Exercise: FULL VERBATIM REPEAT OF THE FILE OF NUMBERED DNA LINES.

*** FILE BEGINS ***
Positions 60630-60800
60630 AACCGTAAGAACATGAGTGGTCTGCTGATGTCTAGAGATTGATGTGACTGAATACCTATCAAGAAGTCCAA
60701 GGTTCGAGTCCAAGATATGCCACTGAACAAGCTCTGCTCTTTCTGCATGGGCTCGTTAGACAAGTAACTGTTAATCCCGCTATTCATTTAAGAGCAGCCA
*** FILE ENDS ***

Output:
Positions 60630-60800
60630 AACCGTAAGAACATGAGTGGTCTGCTGATGTCTAGAGATTGATGTGACTGAATACCTATCAAGAAGTCCAA
60701 GGTTCGAGTCCAAGATATGCCACTGAACAAGCTCTGCTCTTTCTGCATGGGCTCGTTAGACAAGTAACTGTTAATCCCGCTATTCATTTAAGAGCAGCCA